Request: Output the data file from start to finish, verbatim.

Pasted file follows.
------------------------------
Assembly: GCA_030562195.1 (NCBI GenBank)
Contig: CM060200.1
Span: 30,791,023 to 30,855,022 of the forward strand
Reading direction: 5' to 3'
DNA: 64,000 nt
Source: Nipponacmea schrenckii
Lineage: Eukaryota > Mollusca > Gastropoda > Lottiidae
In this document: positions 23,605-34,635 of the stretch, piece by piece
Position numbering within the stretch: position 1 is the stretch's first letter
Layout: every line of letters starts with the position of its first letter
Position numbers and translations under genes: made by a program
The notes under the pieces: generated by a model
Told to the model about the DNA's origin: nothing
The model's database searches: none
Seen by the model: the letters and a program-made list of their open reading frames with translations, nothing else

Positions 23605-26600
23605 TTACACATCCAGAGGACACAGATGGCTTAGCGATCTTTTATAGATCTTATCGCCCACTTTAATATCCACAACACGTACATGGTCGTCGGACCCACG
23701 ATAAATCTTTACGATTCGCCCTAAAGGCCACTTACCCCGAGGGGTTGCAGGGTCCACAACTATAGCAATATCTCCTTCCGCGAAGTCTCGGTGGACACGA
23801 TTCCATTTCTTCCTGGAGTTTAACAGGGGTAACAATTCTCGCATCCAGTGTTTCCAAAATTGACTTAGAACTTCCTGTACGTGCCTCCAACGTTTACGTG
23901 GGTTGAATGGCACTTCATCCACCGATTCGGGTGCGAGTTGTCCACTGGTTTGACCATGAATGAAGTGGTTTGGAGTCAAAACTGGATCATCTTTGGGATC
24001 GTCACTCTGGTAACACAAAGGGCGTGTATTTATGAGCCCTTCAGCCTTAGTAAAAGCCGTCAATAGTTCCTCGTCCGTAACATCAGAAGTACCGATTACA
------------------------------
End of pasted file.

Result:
Assembly: GCA_030562195.1 (NCBI GenBank)
Contig: CM060200.1
Span: 30,791,023 to 30,855,022 of the forward strand
Reading direction: 5' to 3'
DNA: 64,000 nt
Source: Nipponacmea schrenckii
Lineage: Eukaryota > Mollusca > Gastropoda > Lottiidae
In this document: positions 23,605-34,635 of the stretch, piece by piece
Position numbering within the stretch: position 1 is the stretch's first letter
Layout: every line of letters starts with the position of its first letter
Position numbers and translations under genes: made by a program
The notes under the pieces: generated by a model
Told to the model about the DNA's origin: nothing
The model's database searches: none
Seen by the model: the letters and a program-made list of their open reading frames with translations, nothing else

Positions 23605-26600
23605 TTACACATCCAGAGGACACAGATGGCTTAGCGATCTTTTATAGATCTTATCGCCCACTTTAATATCCACAACACGTACATGGTCGTCGGACCCACG
23701 ATAAATCTTTACGATTCGCCCTAAAGGCCACTTACCCCGAGGGGTTGCAGGGTCCACAACTATAGCAATATCTCCTTCCGCGAAGTCTCGGTGGACACGA
23801 TTCCATTTCTTCCTGGAGTTTAACAGGGGTAACAATTCTCGCATCCAGTGTTTCCAAAATTGACTTAGAACTTCCTGTACGTGCCTCCAACGTTTACGTG
23901 GGTTGAATGGCACTTCATCCACCGATTCGGGTGCGAGTTGTCCACTGGTTTGACCATGAATGAAGTGGTTTGGAGTCAAAACTGGATCATCTTTGGGATC
24001 GTCACTCTGGTAACACAAAGGGCGTGTATTTATGAGCCCTTCAGCCTTAGTAAAAGCCGTCAATAGTTCCTCGTCCGTAACATCAGAAGTACCGATTACA